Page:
Despite ALEC's efforts to promote climate change denial among U.S. politicians, there is in fact wide consensus that the earth is warming because of human activity. Respected scientific bodies including the National Academy of Sciences, the American Medical Association, and the American Association for the Advancement of Science, along with 97 percent of climate scientists agree on this point.
Earlier this year, CMD/PRwatch co-launched a new website that documents the teaching of climate change denial to legislators at ALEC conferences: ALECClimateChangeDenial.org.
ALEC's next meeting is in Scottsdale, Arizona, at the same time as the UNFCC's COP21 meeting on climate change will be taking place in Paris, France.
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EcoWatch Daily Newsletter
By Naomi Larsson
For centuries, the delicate silver dove has been a symbol of love and fidelity.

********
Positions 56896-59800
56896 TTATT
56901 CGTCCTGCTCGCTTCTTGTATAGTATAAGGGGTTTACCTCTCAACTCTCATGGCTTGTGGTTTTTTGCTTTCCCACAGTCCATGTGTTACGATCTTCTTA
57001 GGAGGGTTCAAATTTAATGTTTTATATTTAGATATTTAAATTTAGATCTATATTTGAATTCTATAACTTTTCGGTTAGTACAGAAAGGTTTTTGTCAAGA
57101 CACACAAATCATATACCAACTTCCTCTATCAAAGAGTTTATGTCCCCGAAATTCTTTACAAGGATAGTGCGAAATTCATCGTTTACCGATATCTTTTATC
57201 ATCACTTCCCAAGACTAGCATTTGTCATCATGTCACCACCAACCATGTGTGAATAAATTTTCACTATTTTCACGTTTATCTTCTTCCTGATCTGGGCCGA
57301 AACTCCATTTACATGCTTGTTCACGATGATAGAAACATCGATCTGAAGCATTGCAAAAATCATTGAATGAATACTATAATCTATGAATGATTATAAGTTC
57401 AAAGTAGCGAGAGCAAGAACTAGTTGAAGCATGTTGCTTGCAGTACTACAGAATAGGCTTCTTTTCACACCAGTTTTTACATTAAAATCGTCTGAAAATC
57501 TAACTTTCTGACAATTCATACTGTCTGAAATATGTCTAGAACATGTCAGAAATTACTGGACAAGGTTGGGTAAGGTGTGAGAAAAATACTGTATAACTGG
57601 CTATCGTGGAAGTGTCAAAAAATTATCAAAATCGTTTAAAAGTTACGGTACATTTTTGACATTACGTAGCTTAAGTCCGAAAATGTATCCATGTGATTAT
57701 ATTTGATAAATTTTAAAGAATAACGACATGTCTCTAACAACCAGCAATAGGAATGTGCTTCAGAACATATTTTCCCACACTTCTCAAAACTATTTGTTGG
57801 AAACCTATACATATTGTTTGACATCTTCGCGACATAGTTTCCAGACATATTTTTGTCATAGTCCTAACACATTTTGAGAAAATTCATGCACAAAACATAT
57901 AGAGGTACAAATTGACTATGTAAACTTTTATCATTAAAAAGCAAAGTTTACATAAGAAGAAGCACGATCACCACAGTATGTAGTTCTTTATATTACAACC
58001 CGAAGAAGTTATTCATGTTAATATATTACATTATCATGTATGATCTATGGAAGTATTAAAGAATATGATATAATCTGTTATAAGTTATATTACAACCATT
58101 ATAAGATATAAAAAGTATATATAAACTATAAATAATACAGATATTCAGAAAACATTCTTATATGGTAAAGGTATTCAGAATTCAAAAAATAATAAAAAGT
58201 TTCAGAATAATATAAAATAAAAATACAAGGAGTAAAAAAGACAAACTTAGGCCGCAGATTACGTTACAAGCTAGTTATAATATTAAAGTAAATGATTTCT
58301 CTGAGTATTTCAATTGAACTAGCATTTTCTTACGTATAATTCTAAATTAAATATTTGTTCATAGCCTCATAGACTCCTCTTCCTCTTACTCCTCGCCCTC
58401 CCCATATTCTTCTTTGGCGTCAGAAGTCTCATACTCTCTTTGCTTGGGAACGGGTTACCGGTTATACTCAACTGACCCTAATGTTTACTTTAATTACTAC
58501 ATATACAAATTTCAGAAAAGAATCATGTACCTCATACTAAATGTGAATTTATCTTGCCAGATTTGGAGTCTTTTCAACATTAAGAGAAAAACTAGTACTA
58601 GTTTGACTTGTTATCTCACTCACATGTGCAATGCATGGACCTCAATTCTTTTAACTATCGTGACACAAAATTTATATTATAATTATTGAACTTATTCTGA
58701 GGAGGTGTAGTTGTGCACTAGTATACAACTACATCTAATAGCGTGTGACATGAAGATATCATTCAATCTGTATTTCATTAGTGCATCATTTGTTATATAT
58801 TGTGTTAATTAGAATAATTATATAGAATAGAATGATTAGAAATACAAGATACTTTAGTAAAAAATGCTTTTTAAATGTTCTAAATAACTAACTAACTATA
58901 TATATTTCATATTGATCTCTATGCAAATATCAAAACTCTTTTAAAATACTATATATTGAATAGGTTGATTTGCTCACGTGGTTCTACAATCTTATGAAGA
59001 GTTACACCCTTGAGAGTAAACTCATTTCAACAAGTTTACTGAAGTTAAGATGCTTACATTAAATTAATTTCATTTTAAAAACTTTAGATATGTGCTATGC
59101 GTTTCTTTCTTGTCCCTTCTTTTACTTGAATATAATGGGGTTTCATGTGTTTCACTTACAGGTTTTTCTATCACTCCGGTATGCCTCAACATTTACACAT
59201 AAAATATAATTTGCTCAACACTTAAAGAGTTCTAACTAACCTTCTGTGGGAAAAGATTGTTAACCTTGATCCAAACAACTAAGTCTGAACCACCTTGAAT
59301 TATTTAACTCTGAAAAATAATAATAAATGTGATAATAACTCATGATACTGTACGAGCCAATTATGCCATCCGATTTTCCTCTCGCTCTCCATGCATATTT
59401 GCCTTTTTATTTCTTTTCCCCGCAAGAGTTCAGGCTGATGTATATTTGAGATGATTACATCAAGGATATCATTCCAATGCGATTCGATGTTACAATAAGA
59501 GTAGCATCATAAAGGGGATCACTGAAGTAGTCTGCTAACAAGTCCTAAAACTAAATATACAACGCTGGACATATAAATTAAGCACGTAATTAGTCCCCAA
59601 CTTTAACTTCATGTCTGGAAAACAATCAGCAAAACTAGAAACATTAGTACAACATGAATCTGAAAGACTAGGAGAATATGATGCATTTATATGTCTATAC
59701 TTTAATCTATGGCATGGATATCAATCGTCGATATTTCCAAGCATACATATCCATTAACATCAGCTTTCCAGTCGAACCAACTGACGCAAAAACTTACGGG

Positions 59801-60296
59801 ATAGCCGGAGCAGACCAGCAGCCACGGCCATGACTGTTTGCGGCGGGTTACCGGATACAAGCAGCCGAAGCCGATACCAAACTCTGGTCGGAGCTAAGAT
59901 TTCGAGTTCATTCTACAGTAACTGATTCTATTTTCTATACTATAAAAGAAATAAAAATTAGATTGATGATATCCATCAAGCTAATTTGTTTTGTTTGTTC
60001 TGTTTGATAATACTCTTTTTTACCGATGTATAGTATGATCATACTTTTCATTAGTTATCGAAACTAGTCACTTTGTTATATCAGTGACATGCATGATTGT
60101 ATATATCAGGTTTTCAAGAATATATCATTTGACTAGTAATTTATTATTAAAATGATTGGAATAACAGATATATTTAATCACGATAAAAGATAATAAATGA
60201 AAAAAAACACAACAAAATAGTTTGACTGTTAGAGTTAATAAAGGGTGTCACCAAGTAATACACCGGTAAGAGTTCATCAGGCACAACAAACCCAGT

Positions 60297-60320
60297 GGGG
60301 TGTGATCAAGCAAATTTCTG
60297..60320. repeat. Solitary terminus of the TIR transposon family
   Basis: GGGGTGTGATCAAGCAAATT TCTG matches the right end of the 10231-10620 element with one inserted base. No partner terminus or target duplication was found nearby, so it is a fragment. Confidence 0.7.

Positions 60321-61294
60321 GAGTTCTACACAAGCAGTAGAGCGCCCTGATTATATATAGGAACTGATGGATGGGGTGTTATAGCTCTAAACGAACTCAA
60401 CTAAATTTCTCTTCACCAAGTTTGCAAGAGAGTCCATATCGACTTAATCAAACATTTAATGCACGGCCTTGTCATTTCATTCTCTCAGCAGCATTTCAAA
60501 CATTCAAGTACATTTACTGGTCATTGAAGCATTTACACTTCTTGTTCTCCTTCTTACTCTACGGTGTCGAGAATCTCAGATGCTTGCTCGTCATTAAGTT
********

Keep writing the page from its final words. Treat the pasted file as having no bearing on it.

Biodiversity and Habitat Loss<p>Their near extinction is a symbol of the <a href="https://www.dw.com/en/global-biodiversity-outlook-targets-extinction-summit-new-york-pledge/a-54932895" target="_blank">biodiversity crisis</a> in the UK, largely driven by habitat destruction. Britain is now one of the countries with the most <a href="https://www.wwf.org.uk/future-of-UK-nature#:~:text=The%20UK%20is%20one%20of,than%20half%20are%20in%20decline" target="_blank">depleted nature</a> in the world according to the World Wildlife Fund. Half its plant and animal species are in decline and more than <a href="https://www.rspb.org.uk/about-the-rspb/about-us/media-centre/press-releases/let-nature-sing-wales/#:~:text=a%20natural%20tragedy.-,Over%2040%20million%20birds%20have%20vanished%20from%20UK%20skies%20in,unaware%20of%20the%20impending%20danger" target="_blank">40 million birds</a> have vanished in just half a century.</p><p>"[Turtle doves] are the canary in the [coal] mine because there are all these other species before it and after it," said Tree. "It's an umbrella for all the other species that are heading that way."</p><p>Turtle doves migrate south through Europe to sub-Saharan Africa between July and September, ending up in dry woodland and farmland areas of countries like Mali and Senegal for winter. </p><p>Droughts in West Africa and the Sahel region are believed to have contributed to the fall in turtle dove species recorded in northern Europe, with low rainfall reducing supplies of the seeds and insects the birds rely on for energy for the long journey home.</p>